Well the school is going to make an exception and have the AIG (academically intellectually gifted) teacher to pull will out of class during english time and do activities with him that are more advanced and try to center it around his intrests. This is perfect for him. It is exactly what we were looking for! They will work one on one with him in class every day with advanced work and twice a week he will be with the AIG teacher for about an hour each day. I think maybe a somewhat intelligent 18 page report that I emailed them to prepare them for the meeting got their attention. I think it may have also made them take us more seriously this time!! Either way, I was pleased. They are also ordering some new materials for him to use both in class and in AIG.We discussed some other things as well. He now has earplugs for the bus that the bus driver will keep up with for him and more for inside the school for the lunchroom, pep rallies, etc as well. He will also be assigned a buddy, one of his friends, to help him pack up. We requested a little girl named Adialee who has been in his class since kindergarden and is really kind to him.

We discussed the children who are picking on him and the fact that he just doesn't get that they are being mean to him. They have promised to pay more attention and I have promised to make surprise visits! I also reminded them that Will knew a lot of people who would also be dropping by to visit (eg friends, family members, psychologists, ...) and watching from out in the community. Thanks Christi!!!

We assured them that we wanted to work with them because Will wants to go to school there, and we want him to be happy. We also assured them that while his happiness was very important, as his parents we would ultimately do what's best for him.

But all in all we were encouraged.

Wednesday, March 18, 2009

Coming Attractions

Well we are going to Will's meeting at the school tomorrow. I have mixed emotions. On one hand, I really want them to step up to the plate and do what they are supposed to do to help him both academically and socially. On the other hand, if they refuse, it makes the descision whether or not to home school pretty easy. I'm very conflicted right now.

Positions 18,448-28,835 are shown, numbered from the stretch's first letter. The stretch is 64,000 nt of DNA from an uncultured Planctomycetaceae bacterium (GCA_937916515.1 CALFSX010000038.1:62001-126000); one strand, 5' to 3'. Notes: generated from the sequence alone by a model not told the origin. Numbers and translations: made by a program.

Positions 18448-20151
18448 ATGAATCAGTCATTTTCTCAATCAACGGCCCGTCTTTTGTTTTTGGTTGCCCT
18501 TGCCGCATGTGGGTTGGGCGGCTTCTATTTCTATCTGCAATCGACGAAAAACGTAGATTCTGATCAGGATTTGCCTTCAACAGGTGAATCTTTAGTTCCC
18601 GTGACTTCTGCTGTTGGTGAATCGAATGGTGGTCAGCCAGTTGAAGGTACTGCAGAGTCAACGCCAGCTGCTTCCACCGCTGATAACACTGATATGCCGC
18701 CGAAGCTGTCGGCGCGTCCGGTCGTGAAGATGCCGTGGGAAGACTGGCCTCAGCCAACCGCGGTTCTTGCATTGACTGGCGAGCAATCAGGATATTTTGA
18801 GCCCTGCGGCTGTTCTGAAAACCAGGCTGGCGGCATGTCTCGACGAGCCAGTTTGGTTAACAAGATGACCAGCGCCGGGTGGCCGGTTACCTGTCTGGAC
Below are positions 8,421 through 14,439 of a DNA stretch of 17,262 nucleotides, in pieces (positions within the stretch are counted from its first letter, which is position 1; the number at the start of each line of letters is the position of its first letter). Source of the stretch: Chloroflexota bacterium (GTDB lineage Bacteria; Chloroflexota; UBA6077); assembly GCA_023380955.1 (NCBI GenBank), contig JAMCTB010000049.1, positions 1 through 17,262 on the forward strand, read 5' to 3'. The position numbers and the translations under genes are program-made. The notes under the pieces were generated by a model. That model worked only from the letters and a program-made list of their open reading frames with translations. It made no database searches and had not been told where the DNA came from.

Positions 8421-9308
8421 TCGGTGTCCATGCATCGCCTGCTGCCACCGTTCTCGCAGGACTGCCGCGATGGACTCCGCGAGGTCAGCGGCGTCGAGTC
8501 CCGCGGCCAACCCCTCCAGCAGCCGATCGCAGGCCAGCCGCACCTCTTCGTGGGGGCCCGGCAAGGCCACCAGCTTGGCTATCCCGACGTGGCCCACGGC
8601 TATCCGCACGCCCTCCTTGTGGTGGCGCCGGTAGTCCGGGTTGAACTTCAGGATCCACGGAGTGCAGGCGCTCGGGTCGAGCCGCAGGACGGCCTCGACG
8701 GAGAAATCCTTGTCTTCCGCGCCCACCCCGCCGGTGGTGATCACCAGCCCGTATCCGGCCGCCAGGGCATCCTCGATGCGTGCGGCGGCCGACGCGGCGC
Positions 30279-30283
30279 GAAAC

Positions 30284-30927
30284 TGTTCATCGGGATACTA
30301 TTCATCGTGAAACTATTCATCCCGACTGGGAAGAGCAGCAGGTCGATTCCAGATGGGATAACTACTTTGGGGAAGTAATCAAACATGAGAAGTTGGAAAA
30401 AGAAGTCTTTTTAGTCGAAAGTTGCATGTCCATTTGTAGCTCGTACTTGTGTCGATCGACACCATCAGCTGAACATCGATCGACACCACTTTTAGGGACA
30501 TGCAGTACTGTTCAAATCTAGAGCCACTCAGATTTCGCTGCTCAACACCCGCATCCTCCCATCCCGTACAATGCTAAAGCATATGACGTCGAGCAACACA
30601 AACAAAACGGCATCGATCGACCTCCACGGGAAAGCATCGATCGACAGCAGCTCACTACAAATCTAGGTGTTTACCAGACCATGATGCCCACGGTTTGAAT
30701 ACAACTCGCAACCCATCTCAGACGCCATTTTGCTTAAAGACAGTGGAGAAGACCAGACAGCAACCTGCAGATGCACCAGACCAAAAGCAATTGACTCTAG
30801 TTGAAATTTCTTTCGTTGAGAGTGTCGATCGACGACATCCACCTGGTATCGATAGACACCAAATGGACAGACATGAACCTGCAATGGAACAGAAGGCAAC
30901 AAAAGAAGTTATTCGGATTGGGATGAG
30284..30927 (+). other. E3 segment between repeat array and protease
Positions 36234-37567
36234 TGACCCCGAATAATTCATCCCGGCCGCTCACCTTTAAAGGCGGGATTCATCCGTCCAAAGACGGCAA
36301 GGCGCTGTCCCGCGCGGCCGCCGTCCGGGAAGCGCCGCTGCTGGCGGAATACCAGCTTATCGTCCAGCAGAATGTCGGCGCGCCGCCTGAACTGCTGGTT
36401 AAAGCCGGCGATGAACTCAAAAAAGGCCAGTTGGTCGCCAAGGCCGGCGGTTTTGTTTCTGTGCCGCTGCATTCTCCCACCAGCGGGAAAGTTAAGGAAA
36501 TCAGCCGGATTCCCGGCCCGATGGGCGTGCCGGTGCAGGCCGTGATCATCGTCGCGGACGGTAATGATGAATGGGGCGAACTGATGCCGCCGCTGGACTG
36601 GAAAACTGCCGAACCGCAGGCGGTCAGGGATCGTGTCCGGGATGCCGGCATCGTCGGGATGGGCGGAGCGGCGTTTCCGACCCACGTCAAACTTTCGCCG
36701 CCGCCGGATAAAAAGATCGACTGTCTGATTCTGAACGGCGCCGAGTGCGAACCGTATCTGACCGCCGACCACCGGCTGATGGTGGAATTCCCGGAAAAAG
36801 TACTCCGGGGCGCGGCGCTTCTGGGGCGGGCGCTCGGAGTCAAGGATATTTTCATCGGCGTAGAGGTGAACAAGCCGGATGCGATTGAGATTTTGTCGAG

On Friday, we go to the eye doctor. He's always had very good vision. It was 20/20 when we had him tested before kindergarden. When we went for his visit to our pediatrician the other day, he couldn't see part of the eye chart that he could read the last time, so we are going to have him checked by an opthamologist. I truly hope he doesn't need glasses. Speaking as someone who got glasses in second grade, it's not going to help him out socially. All parents of small children in school know that no matter how perfect your child is, kids are CRUEL! I guess if he does, we will just have to find the coolest most awsome ones that they make! My mom rocked on that account! Even though they were twice as expensive as the nice regular ones and she didn't really have the money, she got me the Strawberry Shortcake glasses for my first pair. Thanks Mom!!

So, just remember to keep us in your prayers!

Also, one of my best friend's little girl Chloe is having some outpatient surgery on Friday. Please pray for her and my friend, Rena. Chloe is only one week older than Matthew and it's going to be tough on the whole family!!

Mindblindness or "Theory of Mind"

One big challenge for those with high-functioning autism is mindblindness (sometimes called brain blindness). Mindblindness refers to the inability of people with Asperger’s to understand and empathize with the needs, beliefs, and intentions that drive other people’s behavior, and their own. Without this ability, AS children cannot make sense of the world. The world is constantly confusing them, and they go through life making mistakes because nothing makes sense (mindblindness). They cannot connect their own needs, beliefs, and intentions to experiences and positive or negative consequences, at least not on their own. Many of them are unaware that they even have this problem, even if they know they have Asperger’s.
Yet, they can learn to compensate for mindblindness with a lifetime of constant “counseling” by good teachers, parents, counselors, and therapists. Some adults with Asperger’s can read books and learn, but AS children need others to help them. With good help, they can grow up to lead nearly normal lives.

Parents and important adults must understand that their AS children must be taught to use logic to make sense of the world and the people in it, one personal situation at a time.
Here are some “rules” written by a gentleman with Asperger’s that may help you assist AS children. He named them “Rules to Make Sense” and recommends that AS children are taught them.

1) Every human behavior has a reason behind it, even if I don’t see it.

2) I will not give up my unrelenting, autistic single-mindedness until I find the reason for a behavior or until I am satisfied that I do not have enough information to find it.

3) When I find the reason, all the pieces will fall into place, and there will be no single one left that needs to find a place.

4) After I find it, I will dig further to try to disprove it.

5) If I find a single piece that doesn’t fit, then I still have a problem. Go back to step two with the problem.

6) I will force myself to accept what I have in front of me as the truth, even if I find it hard to believe.